Central banks in emerging market economies need to improve the size and quality of international financial safety nets to take account of heightened uncertainty and economic volatility. That was a principal message from Rosanna Costa, governor of Banco Central de Chile, opening an asset and risk management conference with OMFIF and the World Bank in Santiago on 25 September.
‘Holding reserves is costly for emerging market economies and, in exceptional periods, action needs to be taken to restore and ensure the proper functioning of the foreign exchange market,’ Costa said. ‘This represents a challenge for our liquidity buffers.’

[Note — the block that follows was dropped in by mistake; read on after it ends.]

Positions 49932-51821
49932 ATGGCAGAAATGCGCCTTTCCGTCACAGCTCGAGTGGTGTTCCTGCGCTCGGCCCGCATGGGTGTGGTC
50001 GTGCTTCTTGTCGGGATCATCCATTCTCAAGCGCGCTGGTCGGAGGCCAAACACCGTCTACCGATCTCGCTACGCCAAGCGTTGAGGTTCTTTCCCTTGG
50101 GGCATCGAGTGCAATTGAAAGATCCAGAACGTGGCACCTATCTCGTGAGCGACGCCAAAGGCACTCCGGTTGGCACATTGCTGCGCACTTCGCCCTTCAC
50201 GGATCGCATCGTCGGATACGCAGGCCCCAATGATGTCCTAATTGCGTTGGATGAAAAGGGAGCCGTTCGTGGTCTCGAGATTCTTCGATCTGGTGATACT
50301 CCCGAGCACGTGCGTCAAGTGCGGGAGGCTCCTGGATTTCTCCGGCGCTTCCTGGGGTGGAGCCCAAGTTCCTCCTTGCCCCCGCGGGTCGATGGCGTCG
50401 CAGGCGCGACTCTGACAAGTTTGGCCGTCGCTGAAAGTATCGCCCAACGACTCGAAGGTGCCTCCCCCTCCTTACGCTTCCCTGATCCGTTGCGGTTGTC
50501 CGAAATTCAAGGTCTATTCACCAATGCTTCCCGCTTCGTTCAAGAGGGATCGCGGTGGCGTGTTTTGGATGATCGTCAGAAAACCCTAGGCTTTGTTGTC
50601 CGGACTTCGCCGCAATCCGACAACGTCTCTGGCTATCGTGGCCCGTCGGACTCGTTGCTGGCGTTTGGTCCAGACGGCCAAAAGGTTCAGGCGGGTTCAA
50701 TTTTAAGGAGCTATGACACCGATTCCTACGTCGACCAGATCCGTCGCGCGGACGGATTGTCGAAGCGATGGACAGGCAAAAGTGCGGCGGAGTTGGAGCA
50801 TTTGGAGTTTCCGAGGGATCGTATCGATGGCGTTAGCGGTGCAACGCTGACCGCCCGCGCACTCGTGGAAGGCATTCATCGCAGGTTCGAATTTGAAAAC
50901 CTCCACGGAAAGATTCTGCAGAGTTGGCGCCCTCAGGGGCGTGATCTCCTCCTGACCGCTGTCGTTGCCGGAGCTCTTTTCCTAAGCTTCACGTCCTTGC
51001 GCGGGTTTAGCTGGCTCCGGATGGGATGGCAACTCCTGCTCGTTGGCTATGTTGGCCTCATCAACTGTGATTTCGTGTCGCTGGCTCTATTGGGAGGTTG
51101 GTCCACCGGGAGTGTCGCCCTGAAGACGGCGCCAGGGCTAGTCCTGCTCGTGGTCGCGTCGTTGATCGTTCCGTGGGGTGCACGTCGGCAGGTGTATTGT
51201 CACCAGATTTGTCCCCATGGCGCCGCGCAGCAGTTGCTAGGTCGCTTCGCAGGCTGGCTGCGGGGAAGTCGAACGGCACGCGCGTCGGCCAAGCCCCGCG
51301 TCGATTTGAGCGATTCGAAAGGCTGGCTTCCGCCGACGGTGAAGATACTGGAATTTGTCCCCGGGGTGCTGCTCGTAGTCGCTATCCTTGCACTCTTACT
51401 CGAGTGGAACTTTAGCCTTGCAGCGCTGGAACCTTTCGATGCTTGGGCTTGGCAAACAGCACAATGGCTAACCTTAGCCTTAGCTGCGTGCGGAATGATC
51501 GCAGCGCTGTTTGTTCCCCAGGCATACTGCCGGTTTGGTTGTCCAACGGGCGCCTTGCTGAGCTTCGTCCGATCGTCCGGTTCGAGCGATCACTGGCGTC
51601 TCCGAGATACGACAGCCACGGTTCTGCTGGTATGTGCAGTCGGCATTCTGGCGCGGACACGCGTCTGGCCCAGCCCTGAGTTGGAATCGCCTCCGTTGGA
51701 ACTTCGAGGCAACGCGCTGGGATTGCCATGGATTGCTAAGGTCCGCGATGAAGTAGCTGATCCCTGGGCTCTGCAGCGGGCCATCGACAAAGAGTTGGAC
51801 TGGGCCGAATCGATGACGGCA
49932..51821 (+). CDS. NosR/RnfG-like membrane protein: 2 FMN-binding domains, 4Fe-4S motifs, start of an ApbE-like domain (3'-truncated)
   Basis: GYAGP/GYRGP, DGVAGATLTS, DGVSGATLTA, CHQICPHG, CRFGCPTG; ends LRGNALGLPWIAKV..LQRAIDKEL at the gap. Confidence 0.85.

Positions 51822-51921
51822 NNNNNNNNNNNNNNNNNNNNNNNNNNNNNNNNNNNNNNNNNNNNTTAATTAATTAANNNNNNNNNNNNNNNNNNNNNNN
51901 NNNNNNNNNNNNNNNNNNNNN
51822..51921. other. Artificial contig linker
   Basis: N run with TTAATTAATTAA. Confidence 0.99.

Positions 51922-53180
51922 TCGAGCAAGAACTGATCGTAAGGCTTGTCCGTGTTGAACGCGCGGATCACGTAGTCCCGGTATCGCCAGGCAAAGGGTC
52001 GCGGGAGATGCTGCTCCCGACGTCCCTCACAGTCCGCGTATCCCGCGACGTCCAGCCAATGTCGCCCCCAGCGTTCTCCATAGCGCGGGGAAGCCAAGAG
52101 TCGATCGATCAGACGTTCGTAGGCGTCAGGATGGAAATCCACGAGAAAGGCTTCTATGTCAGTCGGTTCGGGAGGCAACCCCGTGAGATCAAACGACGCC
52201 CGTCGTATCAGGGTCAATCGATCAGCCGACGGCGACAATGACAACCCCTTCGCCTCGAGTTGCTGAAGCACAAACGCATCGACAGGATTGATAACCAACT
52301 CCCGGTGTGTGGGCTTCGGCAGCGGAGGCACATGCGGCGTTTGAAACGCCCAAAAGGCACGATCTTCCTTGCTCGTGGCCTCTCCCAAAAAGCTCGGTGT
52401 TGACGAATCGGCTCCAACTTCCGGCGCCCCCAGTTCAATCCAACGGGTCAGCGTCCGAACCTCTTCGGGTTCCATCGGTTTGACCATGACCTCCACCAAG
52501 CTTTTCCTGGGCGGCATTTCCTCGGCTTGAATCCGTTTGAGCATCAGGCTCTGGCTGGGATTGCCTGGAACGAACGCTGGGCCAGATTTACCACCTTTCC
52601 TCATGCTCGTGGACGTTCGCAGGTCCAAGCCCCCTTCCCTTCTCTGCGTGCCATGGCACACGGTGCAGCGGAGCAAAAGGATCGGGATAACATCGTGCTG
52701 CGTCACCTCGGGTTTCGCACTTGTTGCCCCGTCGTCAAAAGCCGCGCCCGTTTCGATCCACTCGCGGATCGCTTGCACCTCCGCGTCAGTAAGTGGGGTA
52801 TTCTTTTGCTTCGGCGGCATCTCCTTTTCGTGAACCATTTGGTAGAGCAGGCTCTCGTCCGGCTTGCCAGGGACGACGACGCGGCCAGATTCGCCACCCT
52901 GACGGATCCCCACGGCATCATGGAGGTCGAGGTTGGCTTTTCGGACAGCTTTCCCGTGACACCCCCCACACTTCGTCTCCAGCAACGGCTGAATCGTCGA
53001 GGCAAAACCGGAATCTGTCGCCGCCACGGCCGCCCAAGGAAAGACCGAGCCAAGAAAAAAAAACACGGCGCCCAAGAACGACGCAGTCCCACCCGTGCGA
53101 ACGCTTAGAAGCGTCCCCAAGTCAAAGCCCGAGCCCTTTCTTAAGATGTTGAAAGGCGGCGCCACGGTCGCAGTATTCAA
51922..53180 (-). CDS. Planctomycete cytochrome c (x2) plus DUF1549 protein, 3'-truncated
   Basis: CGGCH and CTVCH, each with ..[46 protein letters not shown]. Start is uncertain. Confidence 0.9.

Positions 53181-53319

Chile has roughly $40bn of international reserves organised in liquidity and investment tranches. Costa listed ‘complementary sources of liquidity’ through instruments such as the International Monetary Fund’s flexible credit line of up to $18.5bn, the Latin America Reserve Fund for up to $1.25bn and a swap line with People’s Bank of China of up to $8bn.
Among other sources of foreign currency liquidity, Costa mentioned access to the Federal Reserve Bank of New York’s Foreign and International Monetary Authorities Repo Facility. This allows central banks to obtain temporary liquidity in dollars against US Treasury securities as collateral.
Find Governor Costa’s full speech from the conference here.